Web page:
DAILY CATHOLIC WEDNESDAY January 27, 1999 vol. 10, no. 18
NEWS & VIEWS
CONGOLESE BISHOPS DENY INVOLVEMENT IN UNREST IN AFRICA WHILE IN INDONESIA PRIEST SAYS MUSLIMS KILLED 40 INDONESIAN CHRISTIANS
BRAZZAVILLE (CWNews.com) - The Congolese Bishops' Conference on Monday issued a statement rejecting suggestions that Catholic priests had instigated rebel forces to infiltrate Brazzaville, igniting a battle with Congo government troops.
Militia groups loyal to ousted Prime Minister Bernard Kolelas have been engaged in fighting with government troops loyal to President Denis Sassou that has forced 50,000 people to flee their homes, seeking refuge at more than 15 churches in the region since December. Last week, state television broadcast statements by a captured militiaman that priests at a seminary where he was taken prisoner were aware of their presence.
The bishops rejected the claim, saying the suggestion endangers the lives of priests and refugees seeking safety in churches. "The Catholic Church is never party to any act aiming to destabilize the public institutions," the statement said.
Meanwhile in Telaga Kodok, Indonesia a Catholic priest in Indonesia's Maluku province said on Tuesday that a Muslim mob had killed 40 Christians, but local police denied the report. The province was rocked by violence last week with an official death toll of 56, not including the latest figures.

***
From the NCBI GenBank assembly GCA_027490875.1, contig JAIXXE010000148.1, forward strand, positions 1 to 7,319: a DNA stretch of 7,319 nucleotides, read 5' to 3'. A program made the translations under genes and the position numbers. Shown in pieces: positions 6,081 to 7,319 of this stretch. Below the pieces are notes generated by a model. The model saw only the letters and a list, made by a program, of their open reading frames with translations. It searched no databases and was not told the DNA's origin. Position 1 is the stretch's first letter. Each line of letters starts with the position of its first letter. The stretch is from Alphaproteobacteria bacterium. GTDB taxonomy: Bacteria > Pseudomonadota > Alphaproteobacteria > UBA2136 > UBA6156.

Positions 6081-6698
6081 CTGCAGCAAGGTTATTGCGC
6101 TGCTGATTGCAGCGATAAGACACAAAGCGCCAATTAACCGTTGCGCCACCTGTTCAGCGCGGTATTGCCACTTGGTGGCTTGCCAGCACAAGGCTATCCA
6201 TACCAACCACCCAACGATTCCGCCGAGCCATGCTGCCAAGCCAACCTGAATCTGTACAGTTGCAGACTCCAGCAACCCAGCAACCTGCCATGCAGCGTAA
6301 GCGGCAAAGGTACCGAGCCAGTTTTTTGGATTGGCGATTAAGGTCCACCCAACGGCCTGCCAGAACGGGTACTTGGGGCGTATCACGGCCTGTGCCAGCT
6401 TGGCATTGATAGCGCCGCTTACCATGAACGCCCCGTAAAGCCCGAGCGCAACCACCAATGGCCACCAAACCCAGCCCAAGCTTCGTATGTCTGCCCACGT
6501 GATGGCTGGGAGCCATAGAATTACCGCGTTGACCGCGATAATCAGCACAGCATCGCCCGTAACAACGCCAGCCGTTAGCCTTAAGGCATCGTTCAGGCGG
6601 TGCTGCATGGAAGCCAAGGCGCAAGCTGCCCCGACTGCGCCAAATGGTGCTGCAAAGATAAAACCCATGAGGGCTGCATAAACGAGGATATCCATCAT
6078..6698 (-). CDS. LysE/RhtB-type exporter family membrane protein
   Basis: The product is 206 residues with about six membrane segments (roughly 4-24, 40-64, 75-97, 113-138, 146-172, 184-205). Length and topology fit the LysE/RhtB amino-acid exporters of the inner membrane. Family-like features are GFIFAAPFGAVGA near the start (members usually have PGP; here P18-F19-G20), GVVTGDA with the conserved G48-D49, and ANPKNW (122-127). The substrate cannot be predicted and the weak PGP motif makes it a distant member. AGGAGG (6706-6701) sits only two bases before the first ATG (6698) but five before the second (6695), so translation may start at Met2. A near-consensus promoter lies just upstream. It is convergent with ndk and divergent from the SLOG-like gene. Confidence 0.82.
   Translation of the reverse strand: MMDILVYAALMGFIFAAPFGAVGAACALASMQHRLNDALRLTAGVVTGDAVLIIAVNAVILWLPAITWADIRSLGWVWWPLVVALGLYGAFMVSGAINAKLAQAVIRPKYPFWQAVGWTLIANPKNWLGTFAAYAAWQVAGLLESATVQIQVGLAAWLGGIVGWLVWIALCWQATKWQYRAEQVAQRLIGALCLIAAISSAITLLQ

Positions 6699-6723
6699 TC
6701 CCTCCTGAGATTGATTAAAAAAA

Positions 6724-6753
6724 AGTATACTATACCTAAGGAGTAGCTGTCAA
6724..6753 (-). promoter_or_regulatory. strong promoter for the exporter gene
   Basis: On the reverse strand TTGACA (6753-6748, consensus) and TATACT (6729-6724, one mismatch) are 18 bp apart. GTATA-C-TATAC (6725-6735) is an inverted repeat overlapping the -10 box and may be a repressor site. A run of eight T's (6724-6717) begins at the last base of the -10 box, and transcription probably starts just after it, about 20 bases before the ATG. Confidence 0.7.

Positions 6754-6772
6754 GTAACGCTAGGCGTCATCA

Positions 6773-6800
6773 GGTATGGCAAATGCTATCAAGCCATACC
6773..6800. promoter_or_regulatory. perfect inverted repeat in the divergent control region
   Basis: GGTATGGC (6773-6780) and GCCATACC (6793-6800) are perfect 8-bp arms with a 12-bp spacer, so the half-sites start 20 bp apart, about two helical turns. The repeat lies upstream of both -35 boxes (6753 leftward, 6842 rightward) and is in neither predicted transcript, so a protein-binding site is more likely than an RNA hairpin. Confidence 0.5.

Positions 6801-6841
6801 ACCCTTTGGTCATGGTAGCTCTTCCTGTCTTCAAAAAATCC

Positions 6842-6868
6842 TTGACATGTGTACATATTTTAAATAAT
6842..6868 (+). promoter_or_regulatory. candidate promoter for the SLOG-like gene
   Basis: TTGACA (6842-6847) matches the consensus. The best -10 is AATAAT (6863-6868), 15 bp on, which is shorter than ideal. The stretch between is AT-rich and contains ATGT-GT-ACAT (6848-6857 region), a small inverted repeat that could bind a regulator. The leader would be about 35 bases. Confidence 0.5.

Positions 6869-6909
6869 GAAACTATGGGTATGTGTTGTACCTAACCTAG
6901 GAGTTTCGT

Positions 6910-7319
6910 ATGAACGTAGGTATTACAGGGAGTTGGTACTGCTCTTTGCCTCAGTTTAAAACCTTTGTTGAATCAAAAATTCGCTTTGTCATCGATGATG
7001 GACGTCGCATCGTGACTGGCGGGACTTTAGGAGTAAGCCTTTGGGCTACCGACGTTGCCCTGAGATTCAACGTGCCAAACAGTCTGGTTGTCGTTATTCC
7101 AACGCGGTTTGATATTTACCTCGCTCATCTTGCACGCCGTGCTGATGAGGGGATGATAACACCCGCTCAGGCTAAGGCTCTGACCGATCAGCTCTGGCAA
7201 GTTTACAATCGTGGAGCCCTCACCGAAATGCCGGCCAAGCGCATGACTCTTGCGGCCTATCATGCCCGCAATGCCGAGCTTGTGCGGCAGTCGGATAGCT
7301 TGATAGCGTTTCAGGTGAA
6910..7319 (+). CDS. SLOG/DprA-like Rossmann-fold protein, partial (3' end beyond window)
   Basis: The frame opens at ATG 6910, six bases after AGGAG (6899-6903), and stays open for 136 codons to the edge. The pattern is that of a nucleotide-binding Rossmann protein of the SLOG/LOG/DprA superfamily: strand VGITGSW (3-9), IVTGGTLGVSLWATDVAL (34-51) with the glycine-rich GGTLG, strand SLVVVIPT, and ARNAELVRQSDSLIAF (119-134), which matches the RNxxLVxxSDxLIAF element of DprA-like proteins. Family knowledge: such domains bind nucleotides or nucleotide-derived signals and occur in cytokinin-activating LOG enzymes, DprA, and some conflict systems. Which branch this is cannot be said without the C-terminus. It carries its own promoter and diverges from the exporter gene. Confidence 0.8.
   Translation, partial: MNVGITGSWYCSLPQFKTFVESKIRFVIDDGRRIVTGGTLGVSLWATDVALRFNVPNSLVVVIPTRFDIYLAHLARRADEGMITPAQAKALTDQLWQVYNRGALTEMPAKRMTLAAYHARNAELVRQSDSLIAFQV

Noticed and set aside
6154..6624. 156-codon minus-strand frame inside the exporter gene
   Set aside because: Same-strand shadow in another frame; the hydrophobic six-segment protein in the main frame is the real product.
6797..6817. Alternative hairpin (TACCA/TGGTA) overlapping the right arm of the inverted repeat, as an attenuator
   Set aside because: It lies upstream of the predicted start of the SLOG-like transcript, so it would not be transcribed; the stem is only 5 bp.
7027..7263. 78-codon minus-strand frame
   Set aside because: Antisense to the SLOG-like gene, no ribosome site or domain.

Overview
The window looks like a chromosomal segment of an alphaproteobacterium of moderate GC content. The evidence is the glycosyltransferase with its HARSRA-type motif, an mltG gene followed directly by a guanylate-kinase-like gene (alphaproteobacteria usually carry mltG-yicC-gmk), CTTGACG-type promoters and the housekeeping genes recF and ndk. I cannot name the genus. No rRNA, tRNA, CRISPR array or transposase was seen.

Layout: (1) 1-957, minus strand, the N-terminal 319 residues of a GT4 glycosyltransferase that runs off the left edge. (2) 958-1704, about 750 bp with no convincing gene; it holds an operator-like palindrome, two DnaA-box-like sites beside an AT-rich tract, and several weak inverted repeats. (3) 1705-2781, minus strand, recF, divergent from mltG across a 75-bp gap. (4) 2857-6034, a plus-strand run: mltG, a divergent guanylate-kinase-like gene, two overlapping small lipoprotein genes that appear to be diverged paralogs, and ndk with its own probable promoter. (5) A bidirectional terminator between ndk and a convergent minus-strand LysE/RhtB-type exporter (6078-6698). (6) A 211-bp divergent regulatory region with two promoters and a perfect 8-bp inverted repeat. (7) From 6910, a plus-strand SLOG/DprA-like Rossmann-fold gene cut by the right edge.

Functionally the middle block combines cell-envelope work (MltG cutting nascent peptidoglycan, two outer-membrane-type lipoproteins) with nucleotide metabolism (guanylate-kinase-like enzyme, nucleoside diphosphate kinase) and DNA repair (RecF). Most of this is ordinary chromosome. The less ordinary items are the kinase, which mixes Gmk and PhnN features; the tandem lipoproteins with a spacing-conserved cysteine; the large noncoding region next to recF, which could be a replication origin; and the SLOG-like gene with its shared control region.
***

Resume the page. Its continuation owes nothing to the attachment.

Father Stefan Sabong cited witnesses who told him hundreds of Muslim gang members attacked residents of Telaga Kodok with knives and burned a church and other buildings last week. "Most of the houses were set on fire and everybody fled with only the clothes on their backs," Father Sabong said. "The residents said they won't stay again in their homes near here since everything has been demolished," Sabong said.
Col. Karyono S., the regional police chief, denied the
report. "It's impossible the number of Christians killed is
that high," he said. Independent human rights groups said
the death toll could be over 100 in the region once known
as the Spice Islands. Christian and Muslim extremists have
traded violent attacks since last year in mainly Muslim
Indonesia in an unrest partially ignited by a worsening
economic crisis. Many Indonesians believe the Christian
minority unfairly holds the majority of the country's
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NEWS & VIEWS